"Long before it's in the papers"
January 28, 2015


“Mafia” behavior noted in birds

March 5, 2007
Courtesy PNAS
and World Science staff

It’s well known that some spe­cies of birds lay their eggs in oth­er spe­cies’ nests, to force oth­ers to raise their off­spring. 

Now, re­search­ers have iden­ti­fied a new low in the be­hav­ior of some of these “par­a­site” birds: they re­tal­i­ate mafia-style against those that re­ject their im­po­si­tion, by ran­sack­ing their nests.

A warbler next parasitized with cowbird eggs. (Courtesy PNAS)

Many spe­cies, no­ta­bly cuck­oos, are brood par­a­sites that lay their eggs among un­wit­ting hosts. 

Some of the free­load­ers lay eggs that look like the hosts’ eggs, ex­plain­ing why the hosts ac­cept them. But in oth­er cases, the in­t­rud­ers’ eggs look dra­ma­t­i­cal­ly dif­fer­ent from those of the hosts; this is the case with the par­a­sit­ic brown-headed cow­bird. 

That raises the ques­tion of why the vic­tim pa­rents ac­cept the eggs. Al­though some of them toss the al­ien eggs from their nest, it hap­pens sel­dom enough that the par­a­site strat­e­gy works as a whole.

One ex­pla­na­tion could be that the free­loaders en­force ac­ceptance by de­stroy­ing the eggs or nests of hosts that re­ject their eggs. While such be­hav­ior has been re­ported in a cuck­oo spe­cies, con­trolled stud­ies haven’t been per­formed, ac­cord­ing to the in­ves­ti­ga­tors in a new study, which sought to rem­e­dy this. 

They con­trolled cow­birds’ ac­cess to the nest of a host, the war­bler. They then ma­nip­u­lat­ed war­blers’ re­jection of cow­bird eggs to see the con­se­quenc­es. The re­ported re­sults: cow­birds ran­sacked 56 per­cent of re­jecter nests, com­pared to just 6 per­cent of ac­cepter nests. 

Ran­sack­ing was­n’t lim­it­ed to re­tal­i­a­tory sit­u­a­tions, though. Cow­birds al­lowed ac­cess to host nests al­so were found to ran­sack one in five non-par­a­si­tized nests. This sug­gests cow­birds “farm” for hosts, de­stroy­ing war­bler nests so they can lay their eggs af­ter the hosts re­build, the sci­en­tists ar­gued. Sup­port­ing this no­tion, they added, cow­birds par­a­si­tized 85 per­cent of re­built nests. 

Over­all, re­jecter war­blers pro­duced few­er off­spring than ac­cepters, sug­gest­ing hosts may be bet­ter off in ev­o­lu­tion­ary terms ac­cepting cow­bird eggs, the in­ves­ti­ga­tors said.

The re­search, by Jeff Hoo­ver Il­li­nois Nat­u­ral His­to­ry Sur­vey in Cham­paign, Ill., and Scott K. Rob­in­son of the Flor­i­da Mu­se­um of Nat­u­ral His­to­ry in Gaines­ville, Fla., is to ap­pear this week in the ear­ly on­line edi­tion of the re­search jour­nal Pro­ceed­ings of the Na­tio­n­al Aca­de­my of Sci­en­ces.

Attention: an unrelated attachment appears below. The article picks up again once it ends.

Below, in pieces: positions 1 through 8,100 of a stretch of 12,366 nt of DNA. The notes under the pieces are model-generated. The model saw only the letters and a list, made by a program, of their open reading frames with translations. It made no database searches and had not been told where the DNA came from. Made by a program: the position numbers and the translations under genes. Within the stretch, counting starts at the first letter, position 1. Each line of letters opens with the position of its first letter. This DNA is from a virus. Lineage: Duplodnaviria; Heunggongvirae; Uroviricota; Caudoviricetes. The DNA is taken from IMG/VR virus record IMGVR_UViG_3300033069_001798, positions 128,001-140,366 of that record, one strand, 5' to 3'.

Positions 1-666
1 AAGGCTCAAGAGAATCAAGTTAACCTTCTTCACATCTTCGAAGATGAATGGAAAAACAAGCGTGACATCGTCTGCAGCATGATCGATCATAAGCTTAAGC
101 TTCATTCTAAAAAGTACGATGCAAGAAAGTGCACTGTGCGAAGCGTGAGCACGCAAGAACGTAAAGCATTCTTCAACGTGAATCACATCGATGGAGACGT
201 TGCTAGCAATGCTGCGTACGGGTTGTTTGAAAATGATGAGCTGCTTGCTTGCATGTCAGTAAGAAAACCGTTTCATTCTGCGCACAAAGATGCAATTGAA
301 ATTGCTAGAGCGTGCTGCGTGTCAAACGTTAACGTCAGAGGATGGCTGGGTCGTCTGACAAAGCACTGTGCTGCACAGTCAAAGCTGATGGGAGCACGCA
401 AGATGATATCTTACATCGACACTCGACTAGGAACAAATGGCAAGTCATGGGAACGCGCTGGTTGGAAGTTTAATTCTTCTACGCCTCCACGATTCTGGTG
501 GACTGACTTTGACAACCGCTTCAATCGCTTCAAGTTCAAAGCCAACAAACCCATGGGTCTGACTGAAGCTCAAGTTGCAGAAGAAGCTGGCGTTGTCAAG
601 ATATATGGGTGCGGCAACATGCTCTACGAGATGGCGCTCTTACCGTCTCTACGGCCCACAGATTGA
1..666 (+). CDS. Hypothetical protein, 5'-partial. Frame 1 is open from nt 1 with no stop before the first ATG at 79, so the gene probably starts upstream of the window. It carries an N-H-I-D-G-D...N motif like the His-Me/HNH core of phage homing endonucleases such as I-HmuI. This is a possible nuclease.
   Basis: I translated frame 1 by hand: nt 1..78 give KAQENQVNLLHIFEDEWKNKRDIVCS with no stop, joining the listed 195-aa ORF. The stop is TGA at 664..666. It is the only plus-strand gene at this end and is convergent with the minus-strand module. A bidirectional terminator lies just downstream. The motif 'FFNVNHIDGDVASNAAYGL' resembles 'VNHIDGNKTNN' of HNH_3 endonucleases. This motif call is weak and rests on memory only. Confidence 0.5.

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It’s well known that some species of birds lay their eggs in other birds’ nests, to force the others to raise their offspring. Now, researchers have identified a new low in the behavior of some of these “parasite” birds: they retaliate mafia-style against those that reject their imposition, by ransacking their nests. Many species, notably cuckoos, are brood parasites that lay their eggs among unwitting hosts. Some of the parasites lay eggs that mimic the appearance of host eggs, explaining why the hosts often accept them. But in other cases, the intruders’ eggs look dramatically different from those of the hosts; this is the case with the parasitic brown-headed cowbird. This raises the question of why the victims of the scam accept the eggs. Although some of them toss the alien eggs from their nest, it happens seldom enough that the parasite strategy works as a whole. One explanation could be that the parasites enforce acceptance by destroying the eggs or nests of hosts that reject their eggs. While such behavior has been reported in a cuckoo species, controlled studies haven’t been performed, according to the invest igators in a new study that sought to remedy this. They controlled cowbirds’ access to the nest of a host, the warbler. They then manipulated the warbler’s rejection of cowbird eggs to observe the consequences. The researchers found that cowbirds ransacked 56% of rejecter nests, compared with only 6% of accepter nests. The ransacking wasn’t limited to retaliatory situations, though. Cowbirds allowed access to host nests also were found to ransack one in five non-parasitized nests. This suggests cowbirds “farm” for hosts, destroying warbler nests so the cowbirds can lay their eggs after the hosts rebuild, the scientists argued. Supporting this notion, cowbirds parasitized 85% of rebuilt nests. Overall, rejecter warblers produced fewer offspring than accepters, suggesting hosts may be better off in evolution ary terms accepting cowbird eggs, the invest igators said. The research, by Jeff Hoover Illinois Natural History Survey in Champaign, Ill., and Scott K. Robinson of the Florida Museum of Natural History in Gainesville, Fla., is to appear this week in the early online edition of the research journal pnas.